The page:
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The Tinkerers: The Amateurs, DIYers, and Inventors Who Make America Great Hardcover – January 1, 2013
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Chemical & Engineering News
[The Tinkerers] provides a fine and lively discourse on the art and finer science of tinkering.’”
Midwest Book Review
[Foege hopes] to inspire people to incorporate more of the tinkering mindset into their everyday livesand the lives of their children.”
The Tinkerers is both tribute and rallying cry.... [The Tinkerers] is an intriguing look at America’s clashing cultures of individualism, capitalism, and creativity, one that poses valuable questions.”
San Francisco/Sacramento Book Review
An easily read, entertaining and enlightening book about the prototypical American tinkerers whose curiosity and creativity have brightened all of our lives.”
Post and Courier
Alec Foege explores the United States’ tinkering heritage and then follows this perpetually cutting-edge endeavor to present-day America showing the value of an age-old means of bringing new ideas to the marketplace.”
[A]n entertaining, easy-to-understand, engaging tale.... You can’t help being fascinated by some of the details [Foege] uncovers.... The Tinkerers grabs your attention from page one, and doesn’t let go until the end.”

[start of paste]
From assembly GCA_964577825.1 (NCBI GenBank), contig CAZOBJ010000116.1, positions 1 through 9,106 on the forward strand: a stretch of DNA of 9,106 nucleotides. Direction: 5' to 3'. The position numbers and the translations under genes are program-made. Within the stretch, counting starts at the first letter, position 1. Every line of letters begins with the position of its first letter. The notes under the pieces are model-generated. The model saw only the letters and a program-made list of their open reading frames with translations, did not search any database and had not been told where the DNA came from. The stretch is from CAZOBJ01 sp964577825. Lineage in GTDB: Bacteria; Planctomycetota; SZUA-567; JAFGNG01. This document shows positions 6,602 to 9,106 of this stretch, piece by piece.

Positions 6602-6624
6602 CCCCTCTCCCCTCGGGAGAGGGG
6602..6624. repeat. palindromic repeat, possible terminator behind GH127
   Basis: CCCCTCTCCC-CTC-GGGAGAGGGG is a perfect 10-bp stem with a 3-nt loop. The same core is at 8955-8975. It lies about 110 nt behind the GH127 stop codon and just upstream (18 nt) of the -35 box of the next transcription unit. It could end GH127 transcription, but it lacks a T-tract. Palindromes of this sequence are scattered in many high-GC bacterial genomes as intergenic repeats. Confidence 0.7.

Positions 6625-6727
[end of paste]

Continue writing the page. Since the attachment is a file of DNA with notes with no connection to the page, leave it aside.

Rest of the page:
[Foege] shows us how tinkering remains, in new and unexpected forms, at the heart of American society and culture.”
The Tinkerers by Alec Foege is a highly worthwhile read on the extraordinary history, impact and revival of the American tinkerer spirit.”
An enthusiast’s book about enthusiasts.... [A] kaleidoscopic view of the myriad forms innovation can take. Alec Foege’s book is a useful contribution to understanding our era.”
Foege still believes in tinkering, and so should we.”
At a time when domestic manufacturing is in decline and the national mood is somewhat grim, Foege makes a case that a return to tinkering might show us the way forward.”
New Yorker, Page-Turner blog
An easily enjoyable read.”
A celebratory exploration of American tinkerers and the spirit of innovation that moves them....[a] lucid meditation on innovation.... [Foege] effectively argues that real tinkerers need their own space and the freedom to fail.... Tinkering remains a force to be reckoned with in the 21st century.... Laudatory history mixed with a provocative treatise on creating neat new things.”
Once you acquire the tinkerer’s mindset, as described in Alec Foege’s engrossing book, the world becomes a gigantic spare parts bin, inviting you to become a creative participant, rather than a passive consumer, in your manufactured environment.”
Mark Frauenfelder, Editor-in-Chief, MAKE
Tired of all the over-hyped, same-sounding books on innovation’? Here’s a smart, fresh, fascinating take on why tinkering’ is such a deep part of American enterpriseand how it is fundamental to shaping our economic future.”
Alan M. Webber, co-founder, Fast Company magazine
For anyone who likes to question, pull things apart, and put them back together, this book is for you!”
Tiffany Shlain, Filmmaker & Founder of the Webby Awards